Today, defence secretary Michael Fallon faced questions in the House of Commons over claims that a Trident missile test failed in June.
Questioned on Sunday by Andrew Marr, British prime minister Theresa May refused to admit she had known about the failed test before the parliamentary vote to spend £40bn on new Trident submarines.
Timeline for Energy
- June 26, 2017
— BBC News (UK) (@BBCNews) 23 January 2017
Earlier today, however, Downing Street released an official statement, revealing that May was told about the missile veering off course.
Labour MP and former defence minister Kevan Jones probed Fallon for further details on exactly when the government knew about the failed test.
Fallon declined to provide further information, citing “national security considerations” as the reason why.
Shadow defence secertary Nia Griffith accused the government of a “cover up,” insisting that information was “deliberately kept from the British public.”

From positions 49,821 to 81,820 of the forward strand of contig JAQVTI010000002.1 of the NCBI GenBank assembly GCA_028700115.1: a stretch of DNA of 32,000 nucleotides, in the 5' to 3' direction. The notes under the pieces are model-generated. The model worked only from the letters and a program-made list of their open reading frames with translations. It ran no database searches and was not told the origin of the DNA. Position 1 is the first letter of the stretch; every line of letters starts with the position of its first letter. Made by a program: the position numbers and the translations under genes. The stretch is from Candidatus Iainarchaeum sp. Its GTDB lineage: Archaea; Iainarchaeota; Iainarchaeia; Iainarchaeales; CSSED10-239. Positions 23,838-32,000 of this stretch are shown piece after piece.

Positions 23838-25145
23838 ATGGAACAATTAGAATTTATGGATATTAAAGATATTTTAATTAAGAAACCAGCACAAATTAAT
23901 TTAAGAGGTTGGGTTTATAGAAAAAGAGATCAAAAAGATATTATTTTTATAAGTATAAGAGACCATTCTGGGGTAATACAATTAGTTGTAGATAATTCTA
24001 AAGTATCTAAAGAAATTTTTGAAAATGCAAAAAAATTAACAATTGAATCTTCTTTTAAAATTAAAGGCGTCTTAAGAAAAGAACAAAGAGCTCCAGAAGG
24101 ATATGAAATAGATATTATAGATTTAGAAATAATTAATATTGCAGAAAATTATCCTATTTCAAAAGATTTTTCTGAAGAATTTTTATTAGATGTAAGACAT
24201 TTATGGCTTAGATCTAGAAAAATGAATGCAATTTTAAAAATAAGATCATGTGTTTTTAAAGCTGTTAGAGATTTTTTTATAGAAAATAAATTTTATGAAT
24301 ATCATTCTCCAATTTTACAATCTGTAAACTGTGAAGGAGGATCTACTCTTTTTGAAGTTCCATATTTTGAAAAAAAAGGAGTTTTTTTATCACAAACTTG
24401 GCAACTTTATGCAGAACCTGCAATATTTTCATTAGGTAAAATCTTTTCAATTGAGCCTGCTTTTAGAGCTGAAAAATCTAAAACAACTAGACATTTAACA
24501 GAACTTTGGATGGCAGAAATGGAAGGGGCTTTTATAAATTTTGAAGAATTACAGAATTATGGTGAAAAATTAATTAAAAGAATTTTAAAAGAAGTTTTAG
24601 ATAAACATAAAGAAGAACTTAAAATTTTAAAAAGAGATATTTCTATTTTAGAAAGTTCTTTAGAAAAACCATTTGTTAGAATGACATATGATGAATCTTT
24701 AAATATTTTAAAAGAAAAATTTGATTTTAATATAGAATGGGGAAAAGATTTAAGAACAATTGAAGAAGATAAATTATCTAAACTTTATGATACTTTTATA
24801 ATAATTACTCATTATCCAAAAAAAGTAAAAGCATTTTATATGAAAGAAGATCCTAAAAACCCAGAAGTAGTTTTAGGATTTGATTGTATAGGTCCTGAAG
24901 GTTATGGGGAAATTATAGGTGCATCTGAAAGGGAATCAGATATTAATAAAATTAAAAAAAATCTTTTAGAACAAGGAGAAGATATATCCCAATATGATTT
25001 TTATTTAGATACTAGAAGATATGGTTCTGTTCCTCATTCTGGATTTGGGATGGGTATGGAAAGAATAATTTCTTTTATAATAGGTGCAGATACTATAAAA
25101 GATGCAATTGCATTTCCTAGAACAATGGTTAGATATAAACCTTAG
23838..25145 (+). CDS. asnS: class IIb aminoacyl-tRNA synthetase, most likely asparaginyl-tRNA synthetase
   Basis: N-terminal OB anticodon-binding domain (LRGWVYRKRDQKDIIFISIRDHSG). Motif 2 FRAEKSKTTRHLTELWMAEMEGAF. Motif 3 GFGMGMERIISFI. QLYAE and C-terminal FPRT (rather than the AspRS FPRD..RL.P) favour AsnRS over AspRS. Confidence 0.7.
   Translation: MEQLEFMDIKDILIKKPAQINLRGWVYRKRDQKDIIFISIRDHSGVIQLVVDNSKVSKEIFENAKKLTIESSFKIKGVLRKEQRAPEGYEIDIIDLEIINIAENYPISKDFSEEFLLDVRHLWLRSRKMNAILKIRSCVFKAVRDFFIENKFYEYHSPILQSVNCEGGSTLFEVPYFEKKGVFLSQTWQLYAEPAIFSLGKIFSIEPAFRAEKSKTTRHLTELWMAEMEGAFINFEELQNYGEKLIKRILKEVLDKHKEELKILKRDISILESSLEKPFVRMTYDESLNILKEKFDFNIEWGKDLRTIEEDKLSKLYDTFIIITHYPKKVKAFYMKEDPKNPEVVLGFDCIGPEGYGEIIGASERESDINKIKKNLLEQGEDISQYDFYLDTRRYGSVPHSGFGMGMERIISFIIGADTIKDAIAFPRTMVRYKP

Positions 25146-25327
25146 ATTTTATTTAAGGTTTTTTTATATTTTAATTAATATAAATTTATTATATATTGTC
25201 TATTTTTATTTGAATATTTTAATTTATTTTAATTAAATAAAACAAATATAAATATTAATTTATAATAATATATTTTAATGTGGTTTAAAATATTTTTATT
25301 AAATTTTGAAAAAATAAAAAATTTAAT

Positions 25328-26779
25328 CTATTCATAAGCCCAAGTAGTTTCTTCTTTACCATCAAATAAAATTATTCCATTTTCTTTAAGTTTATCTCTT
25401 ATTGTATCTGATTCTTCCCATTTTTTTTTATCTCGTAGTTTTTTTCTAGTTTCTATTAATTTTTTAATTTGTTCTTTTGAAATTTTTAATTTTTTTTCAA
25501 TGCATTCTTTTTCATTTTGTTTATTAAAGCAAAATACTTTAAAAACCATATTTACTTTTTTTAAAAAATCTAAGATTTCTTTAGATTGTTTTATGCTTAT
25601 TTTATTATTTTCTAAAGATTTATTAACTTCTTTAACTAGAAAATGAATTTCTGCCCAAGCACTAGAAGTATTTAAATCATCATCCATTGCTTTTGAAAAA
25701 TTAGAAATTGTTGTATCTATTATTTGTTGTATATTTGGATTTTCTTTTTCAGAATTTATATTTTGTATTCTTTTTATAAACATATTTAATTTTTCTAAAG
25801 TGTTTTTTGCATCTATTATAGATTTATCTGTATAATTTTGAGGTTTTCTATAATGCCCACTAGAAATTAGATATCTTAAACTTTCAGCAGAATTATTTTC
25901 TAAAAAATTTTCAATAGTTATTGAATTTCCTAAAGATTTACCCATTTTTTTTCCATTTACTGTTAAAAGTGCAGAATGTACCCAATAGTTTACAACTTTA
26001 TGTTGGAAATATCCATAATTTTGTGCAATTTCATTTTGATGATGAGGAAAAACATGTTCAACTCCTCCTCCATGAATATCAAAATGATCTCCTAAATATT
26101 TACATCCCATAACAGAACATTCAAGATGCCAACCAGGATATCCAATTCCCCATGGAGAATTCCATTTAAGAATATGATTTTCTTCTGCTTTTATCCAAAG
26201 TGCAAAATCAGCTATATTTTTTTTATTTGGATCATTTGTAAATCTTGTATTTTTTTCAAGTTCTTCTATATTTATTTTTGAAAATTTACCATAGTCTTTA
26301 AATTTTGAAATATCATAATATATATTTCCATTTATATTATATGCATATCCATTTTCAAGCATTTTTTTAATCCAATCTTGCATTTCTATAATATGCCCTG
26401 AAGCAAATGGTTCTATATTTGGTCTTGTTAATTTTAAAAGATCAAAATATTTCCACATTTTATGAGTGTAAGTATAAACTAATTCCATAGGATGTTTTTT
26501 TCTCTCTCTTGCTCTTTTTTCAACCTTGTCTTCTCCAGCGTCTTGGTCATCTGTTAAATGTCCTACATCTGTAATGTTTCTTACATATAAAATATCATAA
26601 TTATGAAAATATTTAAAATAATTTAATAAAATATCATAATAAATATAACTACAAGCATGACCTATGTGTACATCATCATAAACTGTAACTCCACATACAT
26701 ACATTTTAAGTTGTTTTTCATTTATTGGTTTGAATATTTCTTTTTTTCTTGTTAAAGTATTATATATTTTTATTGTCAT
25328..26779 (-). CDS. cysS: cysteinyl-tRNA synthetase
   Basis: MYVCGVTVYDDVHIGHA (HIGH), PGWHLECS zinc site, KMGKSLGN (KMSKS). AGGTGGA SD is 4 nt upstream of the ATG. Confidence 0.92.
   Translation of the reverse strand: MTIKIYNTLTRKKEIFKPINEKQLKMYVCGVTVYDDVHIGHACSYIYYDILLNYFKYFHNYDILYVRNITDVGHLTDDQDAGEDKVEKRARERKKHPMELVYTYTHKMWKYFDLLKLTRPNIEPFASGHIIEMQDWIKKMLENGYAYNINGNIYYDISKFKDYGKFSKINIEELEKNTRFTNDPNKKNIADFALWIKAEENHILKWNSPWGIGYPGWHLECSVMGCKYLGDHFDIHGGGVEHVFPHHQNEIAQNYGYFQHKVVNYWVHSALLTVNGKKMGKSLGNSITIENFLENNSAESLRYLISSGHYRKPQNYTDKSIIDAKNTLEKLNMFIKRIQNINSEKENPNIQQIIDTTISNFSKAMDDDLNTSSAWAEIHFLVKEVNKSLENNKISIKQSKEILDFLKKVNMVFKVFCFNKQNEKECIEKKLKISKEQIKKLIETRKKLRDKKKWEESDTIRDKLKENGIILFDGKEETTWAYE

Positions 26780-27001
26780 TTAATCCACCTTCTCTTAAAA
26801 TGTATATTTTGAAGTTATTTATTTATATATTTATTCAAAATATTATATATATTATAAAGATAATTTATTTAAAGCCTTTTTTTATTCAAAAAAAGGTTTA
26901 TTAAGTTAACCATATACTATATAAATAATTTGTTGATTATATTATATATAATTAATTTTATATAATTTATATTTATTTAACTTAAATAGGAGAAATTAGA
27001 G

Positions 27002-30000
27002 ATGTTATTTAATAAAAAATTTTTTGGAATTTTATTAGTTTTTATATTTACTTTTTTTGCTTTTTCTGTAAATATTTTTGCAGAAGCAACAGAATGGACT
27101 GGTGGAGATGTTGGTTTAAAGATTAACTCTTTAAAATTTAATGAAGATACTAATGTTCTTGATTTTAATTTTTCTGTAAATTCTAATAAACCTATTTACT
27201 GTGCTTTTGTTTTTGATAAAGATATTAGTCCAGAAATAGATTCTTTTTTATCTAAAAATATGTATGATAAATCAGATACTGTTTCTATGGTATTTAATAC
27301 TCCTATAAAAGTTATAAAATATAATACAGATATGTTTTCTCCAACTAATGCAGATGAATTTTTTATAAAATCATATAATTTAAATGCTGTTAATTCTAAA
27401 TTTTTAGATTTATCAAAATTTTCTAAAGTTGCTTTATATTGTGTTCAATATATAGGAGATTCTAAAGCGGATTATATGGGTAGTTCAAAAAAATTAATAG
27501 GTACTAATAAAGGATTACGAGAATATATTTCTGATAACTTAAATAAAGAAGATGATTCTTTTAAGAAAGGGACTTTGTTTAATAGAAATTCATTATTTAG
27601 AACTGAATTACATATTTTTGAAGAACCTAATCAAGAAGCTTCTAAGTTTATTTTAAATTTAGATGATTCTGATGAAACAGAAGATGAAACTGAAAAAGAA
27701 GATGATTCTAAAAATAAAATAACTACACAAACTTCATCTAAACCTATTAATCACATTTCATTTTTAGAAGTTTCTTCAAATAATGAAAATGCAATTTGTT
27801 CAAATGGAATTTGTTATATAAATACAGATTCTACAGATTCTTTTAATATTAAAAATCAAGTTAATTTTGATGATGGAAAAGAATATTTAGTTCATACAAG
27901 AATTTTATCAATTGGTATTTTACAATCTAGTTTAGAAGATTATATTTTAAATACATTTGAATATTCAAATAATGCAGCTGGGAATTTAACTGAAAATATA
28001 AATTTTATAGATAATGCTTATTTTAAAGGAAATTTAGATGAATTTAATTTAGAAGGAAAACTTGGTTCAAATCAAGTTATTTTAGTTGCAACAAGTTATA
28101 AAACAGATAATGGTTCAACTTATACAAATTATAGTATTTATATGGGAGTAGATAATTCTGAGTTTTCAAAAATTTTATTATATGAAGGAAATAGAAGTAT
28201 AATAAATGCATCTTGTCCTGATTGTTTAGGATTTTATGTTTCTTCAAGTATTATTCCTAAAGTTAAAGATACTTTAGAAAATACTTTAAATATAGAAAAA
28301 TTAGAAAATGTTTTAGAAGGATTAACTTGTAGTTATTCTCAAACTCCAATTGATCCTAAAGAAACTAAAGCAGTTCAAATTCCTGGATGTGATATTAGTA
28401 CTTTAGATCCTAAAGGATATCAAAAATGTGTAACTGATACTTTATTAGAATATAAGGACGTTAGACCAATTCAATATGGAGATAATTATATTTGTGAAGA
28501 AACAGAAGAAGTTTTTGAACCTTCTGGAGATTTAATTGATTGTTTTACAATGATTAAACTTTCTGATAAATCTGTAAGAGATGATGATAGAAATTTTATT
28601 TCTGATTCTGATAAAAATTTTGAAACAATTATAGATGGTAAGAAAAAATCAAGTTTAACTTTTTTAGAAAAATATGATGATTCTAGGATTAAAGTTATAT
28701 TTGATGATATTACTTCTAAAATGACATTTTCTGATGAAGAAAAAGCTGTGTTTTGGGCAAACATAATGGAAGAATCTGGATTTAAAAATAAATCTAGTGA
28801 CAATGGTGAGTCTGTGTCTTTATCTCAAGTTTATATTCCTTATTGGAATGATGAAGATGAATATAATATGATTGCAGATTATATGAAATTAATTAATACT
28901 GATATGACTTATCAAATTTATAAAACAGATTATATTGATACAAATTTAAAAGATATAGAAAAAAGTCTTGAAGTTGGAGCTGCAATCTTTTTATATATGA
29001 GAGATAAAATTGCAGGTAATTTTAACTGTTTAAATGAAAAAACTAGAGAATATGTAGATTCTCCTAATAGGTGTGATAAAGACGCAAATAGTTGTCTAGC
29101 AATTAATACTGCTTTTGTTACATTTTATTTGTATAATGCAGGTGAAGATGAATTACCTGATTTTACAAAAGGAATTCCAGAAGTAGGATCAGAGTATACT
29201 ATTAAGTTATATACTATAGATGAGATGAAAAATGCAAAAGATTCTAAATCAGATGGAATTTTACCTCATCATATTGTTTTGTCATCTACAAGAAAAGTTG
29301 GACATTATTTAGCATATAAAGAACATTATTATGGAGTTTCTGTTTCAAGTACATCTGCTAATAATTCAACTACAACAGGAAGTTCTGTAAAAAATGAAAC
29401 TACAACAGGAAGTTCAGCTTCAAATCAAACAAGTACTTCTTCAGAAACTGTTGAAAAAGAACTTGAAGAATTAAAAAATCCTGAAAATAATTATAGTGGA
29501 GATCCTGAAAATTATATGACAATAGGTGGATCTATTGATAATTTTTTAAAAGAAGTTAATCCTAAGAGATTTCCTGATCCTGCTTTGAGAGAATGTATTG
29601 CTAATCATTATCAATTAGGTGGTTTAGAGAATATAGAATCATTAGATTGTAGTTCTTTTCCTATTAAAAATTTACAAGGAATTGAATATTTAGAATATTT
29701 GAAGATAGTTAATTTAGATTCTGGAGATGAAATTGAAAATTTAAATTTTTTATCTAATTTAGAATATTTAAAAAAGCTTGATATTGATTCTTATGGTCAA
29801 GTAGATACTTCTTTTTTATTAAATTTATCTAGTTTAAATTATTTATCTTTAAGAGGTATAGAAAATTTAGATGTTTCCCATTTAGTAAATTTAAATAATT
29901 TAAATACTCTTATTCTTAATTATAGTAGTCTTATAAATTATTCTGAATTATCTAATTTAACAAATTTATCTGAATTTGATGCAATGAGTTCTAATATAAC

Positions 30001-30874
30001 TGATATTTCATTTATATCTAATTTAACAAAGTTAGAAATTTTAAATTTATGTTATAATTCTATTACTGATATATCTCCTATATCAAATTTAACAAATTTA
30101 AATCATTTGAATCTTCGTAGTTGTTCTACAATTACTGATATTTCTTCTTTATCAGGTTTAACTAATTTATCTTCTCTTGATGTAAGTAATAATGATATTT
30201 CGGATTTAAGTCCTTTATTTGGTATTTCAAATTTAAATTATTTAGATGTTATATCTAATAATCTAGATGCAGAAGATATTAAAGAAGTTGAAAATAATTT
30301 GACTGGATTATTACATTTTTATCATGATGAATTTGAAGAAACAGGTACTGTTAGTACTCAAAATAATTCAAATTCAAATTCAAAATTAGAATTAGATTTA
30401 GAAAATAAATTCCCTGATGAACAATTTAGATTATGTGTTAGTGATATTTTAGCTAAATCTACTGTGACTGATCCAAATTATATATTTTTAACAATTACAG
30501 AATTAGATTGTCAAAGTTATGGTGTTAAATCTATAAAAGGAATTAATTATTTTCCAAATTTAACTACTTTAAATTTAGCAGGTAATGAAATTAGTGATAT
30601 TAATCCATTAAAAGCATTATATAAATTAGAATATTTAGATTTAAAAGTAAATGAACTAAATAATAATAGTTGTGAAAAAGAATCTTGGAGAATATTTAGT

Labour MP Conor McGinn echoed the sentiment on Twitter.
Tory Govt hiding behind “secrecy” re Trident missile test despite details appearing in a Sunday newspaper. Parliament should have been told.
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— Conor McGinn MP (@ConorMcGinn) 23 January 2017
Other high profile figures took to the social media platform to voice their concerns and lack of trust in the government.
Terrible to think a Trident missile could malfunction and incinerate millions of the wrong civilians
— Frankie Boyle (@frankieboyle) 23 January 2017
Trident missile veering off course towards Florida was successful test says Defence Secretary Michael Fallon. Hate to think what’s a failure
— Kevin Maguire (@Kevin_Maguire) 23 January 2017
Crispin Blunt, the only Conservative MP who voted against the renewal of the Trident nuclear weapons system said that parliament should have been made aware of the missile failure before MPs voted on such a significant issue.
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